The Euro’s sudden fall from year-to-date highs against the US dollar has appeared to slow down over the last few trading sessions, leaving intact support levels just beneath the market on the charts, though local economic data and developments across the Atlantic could yet see these tested again this week.
Europe's single currency opened the new week trading near two-month lows after testing an important Fibonacci support level near 1.0760 on the charts in early Friday trade before recovering its 100-day average near 1.08 in early hours of Europe's Monday session.
Dollar selling has helped steady the Euro since Federal Reserve Chairman Jerome Powell and others suggested interest rates could be left unchanged next month for the first time since January last year in the absence of an argument to the contrary from U.S. economic data in the interim.
"I suppose talking again is a step forward from where we were on Friday, when the dollar was being sold and gloom was descending," writes Kit Juckes, chief FX strategist at Societe Generale, in a Monday reference to discussions in Washington about the U.S. government debt ceiling.
"The US has no data anywhere near as important as the debt ceiling talks, but April PCE and the deflator will be interesting on Thursday," Juckes adds.
This Thursday and Friday's releases of Personal Consumption Expenditures reports covering consumer spending and inflation within the Fed's preferred measure of the consumer price basket are exactly the kinds of official statistics that could easily overturn the Euro-Dollar rate's apple cart.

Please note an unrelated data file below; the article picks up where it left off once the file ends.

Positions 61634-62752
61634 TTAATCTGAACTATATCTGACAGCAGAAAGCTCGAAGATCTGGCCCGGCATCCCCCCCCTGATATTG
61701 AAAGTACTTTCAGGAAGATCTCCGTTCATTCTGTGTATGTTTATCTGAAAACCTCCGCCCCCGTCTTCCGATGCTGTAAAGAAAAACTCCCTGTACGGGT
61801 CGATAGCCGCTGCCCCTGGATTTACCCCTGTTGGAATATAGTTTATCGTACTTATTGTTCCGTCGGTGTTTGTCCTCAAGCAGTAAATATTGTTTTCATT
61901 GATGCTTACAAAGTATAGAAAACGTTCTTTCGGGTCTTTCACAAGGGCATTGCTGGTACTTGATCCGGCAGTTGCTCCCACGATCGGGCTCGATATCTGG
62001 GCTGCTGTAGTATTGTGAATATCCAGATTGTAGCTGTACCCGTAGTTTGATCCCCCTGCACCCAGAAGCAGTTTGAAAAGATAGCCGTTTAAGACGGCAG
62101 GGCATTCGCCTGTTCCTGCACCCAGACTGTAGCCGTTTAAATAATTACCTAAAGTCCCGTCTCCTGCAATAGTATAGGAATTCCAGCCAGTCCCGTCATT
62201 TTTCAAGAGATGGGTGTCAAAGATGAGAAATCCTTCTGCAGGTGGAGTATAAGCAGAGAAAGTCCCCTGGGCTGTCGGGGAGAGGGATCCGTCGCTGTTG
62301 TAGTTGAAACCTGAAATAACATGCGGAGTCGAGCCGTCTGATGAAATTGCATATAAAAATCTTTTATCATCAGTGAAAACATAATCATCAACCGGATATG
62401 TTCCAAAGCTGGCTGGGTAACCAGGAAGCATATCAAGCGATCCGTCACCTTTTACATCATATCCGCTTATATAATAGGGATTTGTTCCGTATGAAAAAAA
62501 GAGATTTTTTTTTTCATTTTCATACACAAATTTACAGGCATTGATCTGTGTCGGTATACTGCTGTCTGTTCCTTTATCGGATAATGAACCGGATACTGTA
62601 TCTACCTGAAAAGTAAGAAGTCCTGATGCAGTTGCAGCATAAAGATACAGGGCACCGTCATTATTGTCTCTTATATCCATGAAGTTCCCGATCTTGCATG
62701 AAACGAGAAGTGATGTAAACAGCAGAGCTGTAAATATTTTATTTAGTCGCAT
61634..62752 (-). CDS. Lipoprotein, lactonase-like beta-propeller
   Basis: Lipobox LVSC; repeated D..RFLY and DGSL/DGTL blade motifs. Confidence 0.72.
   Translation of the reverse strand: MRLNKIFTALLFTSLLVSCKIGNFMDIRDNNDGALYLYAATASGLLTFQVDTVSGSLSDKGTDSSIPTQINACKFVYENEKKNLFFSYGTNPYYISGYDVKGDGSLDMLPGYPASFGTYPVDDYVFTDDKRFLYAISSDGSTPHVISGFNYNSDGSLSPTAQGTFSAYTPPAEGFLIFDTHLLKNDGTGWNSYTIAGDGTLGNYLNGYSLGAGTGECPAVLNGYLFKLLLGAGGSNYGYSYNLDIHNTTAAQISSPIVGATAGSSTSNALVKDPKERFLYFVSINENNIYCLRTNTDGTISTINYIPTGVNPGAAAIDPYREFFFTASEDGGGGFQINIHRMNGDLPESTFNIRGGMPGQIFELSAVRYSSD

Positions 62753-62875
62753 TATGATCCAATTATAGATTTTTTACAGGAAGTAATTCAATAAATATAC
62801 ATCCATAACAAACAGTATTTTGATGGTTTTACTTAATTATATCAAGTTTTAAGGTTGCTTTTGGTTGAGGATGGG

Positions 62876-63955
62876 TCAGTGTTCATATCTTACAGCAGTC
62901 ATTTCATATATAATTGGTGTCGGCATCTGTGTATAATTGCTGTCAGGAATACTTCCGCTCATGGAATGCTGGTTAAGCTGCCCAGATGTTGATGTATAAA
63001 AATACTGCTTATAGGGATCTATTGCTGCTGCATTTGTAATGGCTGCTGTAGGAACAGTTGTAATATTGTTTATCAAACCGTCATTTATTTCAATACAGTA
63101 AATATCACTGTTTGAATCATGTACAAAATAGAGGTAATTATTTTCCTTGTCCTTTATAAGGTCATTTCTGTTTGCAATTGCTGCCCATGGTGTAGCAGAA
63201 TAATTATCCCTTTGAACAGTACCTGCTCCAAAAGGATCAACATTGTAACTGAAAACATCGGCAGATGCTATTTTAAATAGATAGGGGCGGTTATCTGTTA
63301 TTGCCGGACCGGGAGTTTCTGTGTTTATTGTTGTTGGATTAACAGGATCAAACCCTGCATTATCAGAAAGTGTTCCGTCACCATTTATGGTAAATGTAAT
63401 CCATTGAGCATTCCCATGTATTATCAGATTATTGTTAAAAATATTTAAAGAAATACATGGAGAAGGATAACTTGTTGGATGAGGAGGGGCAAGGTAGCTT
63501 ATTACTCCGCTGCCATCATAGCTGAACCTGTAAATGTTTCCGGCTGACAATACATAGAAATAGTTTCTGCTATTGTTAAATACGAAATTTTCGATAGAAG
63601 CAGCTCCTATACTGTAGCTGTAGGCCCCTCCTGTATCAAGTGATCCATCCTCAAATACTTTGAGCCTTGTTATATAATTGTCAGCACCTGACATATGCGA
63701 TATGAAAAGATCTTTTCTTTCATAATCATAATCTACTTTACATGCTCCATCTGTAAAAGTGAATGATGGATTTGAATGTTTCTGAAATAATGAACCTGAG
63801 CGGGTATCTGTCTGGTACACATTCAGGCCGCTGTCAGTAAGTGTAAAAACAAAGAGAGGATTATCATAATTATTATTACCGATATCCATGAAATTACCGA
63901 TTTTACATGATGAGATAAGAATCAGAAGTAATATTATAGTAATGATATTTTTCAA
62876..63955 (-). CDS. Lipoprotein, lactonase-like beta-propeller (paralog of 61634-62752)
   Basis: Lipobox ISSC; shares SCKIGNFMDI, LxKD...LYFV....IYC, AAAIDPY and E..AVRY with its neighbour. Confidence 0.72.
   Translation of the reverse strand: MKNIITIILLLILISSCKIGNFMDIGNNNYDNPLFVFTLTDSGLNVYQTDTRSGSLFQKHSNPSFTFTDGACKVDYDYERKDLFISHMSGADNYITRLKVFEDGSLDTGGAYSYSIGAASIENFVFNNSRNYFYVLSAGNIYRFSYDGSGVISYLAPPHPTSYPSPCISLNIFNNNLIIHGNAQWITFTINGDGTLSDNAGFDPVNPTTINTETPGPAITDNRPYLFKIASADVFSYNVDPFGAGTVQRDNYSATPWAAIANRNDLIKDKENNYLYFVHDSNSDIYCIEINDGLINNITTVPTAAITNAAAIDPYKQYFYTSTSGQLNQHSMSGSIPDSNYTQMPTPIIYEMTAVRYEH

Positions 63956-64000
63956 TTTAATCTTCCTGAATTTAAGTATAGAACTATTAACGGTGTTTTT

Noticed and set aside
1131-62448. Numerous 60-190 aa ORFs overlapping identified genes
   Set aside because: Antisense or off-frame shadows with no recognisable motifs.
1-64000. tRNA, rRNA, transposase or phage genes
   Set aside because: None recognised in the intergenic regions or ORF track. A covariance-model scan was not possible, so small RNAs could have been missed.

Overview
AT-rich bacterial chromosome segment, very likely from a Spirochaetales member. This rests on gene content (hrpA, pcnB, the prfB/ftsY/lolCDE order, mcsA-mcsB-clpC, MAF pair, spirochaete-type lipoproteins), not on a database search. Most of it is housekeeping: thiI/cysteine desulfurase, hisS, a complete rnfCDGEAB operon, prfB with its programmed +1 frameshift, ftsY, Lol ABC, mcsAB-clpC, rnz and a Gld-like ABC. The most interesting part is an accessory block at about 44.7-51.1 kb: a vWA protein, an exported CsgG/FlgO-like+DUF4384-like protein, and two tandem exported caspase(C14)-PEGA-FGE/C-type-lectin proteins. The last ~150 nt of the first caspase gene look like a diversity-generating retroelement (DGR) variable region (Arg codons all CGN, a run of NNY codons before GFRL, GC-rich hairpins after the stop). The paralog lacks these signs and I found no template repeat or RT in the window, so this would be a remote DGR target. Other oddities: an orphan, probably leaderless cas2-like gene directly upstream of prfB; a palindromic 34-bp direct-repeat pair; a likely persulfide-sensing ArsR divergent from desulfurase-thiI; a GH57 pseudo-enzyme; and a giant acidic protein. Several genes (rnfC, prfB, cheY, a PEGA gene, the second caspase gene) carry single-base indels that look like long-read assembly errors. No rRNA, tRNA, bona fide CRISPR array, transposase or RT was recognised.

The PCE inflation rate is the measure targeted by the Federal Reserve and so could upset market hopes for a June pause in the interest rate cycle this week if there is any similarity between U.S. inflation pressures and those in Canada where inflation surprised on the upside for April just last week.
A repeat performance in the U.S. would risk seeing the Euro ending the week on the back foot, although before then the U.S. government debt ceiling saga is likely to vie with S&P Global PMI surveys of Europe's manufacturing and services sectors and a host of other data for market attention.
"EUR/USD has been moved almost entirely by the dollar in the past week or so, as debt-ceiling news dominated. While this will remain the primary driver this week, some domestic news is likely to come into the mix on the euro side as well," says Francesco Pesole, an FX strategist at ING.
"On the European Central Bank side, we heard some rather hawkish comments by President Christine Lagarde, who reinforced her pushback against the notion of a pause: she will speak again on Wednesday," Pesole he added
Market pricing of the European Central Bank interest rate outlook may also have helped to support the Euro in recent weeks having shifted in an even more hawkish direction whereby two further quarter percent increases in borrowing costs have become fully priced-in for the months ahead.